The coronavirus pandemic has also directly affected Wine’s People Power Movement. The ‘speed of progress’ has been hindered; just two hours prior to the webinar, a meeting between Bobi Wine and the students of Makerere University had been interrupted by police.


Wine further explained President Museveni’s manipulation of the electoral system with the perverse gift of COVID-19. The President has called for a ‘scientific election’ in which campaigning is not allowed on social distancing grounds. According to Wine, this is a clear attempt to stifle opposition voices in line with Museveni’s previous measures, such as taxing social media in Uganda to prevent young people from unifying online. Similarly, Museveni is accused of undermining all government and political institutions, such as the Electoral Commission, making them ‘impotent, filling them with his cronies’.


Nevertheless, there is no lack of optimism in the young political leader. Rather, Wine is positively overflowing with praise for the people in Uganda and keeps a strong faith in their desire for change. 80% of the country’s population is 'young', and so Wine is confident that in next year’s upcoming election, Museveni will not be able to ‘face down an entire generation’.


At this point, the discussion hosts broadened the conversation to tackle the role of the international community. As the Resistance Bureau is internationally run, this question was of great interest to both the hosts themselves and the audience watching from across the globe.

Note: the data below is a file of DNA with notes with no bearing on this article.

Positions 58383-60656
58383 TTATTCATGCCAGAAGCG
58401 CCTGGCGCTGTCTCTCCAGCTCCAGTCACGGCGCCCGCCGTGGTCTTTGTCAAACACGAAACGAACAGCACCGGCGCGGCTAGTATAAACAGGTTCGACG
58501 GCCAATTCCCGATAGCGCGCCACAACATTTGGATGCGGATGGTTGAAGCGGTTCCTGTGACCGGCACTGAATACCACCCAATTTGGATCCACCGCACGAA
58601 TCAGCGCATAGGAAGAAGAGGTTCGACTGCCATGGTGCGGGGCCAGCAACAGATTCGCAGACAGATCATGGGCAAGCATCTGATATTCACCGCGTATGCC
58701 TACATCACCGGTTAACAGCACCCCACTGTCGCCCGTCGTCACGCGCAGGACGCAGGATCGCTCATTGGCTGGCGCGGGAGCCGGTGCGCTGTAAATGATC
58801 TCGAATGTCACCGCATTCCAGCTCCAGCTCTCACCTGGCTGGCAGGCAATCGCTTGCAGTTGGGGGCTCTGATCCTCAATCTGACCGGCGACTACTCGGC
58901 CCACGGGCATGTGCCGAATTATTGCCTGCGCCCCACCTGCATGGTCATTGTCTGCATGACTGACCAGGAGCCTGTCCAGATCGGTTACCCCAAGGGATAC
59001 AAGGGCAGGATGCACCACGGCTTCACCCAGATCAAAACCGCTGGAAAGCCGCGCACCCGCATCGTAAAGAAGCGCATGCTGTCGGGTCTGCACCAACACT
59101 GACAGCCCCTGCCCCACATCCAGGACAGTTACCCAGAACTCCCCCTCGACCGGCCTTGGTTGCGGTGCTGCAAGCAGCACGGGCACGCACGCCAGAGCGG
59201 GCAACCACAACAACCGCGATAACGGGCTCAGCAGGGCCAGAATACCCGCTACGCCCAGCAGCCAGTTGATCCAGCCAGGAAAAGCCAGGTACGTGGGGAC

For Lissu, international communities should offer solidarity to democratic candidates and hold despotic leaders accountable for their actions. Having dedicated his life and career to the rule of law, Lissu maintains a great respect for international treaties on Human Rights but cannot abide by developed nations turning a blind eye to violations by members in favour of trade deals.


Wine went one step further, saying that the African Union should ‘name and shame’ dictators, and human rights laws should be a prerequisite to entering any beneficial trade or Aid for Trade agreement. Directing his message to the international community, Wine demanded organisations to ‘Stop sponsoring our oppression’.


The full panel discussion is available to watch on The Resistance Bureau’s YouTube channel.

Get Social

  • Grey Facebook Icon
  • Grey Twitter Icon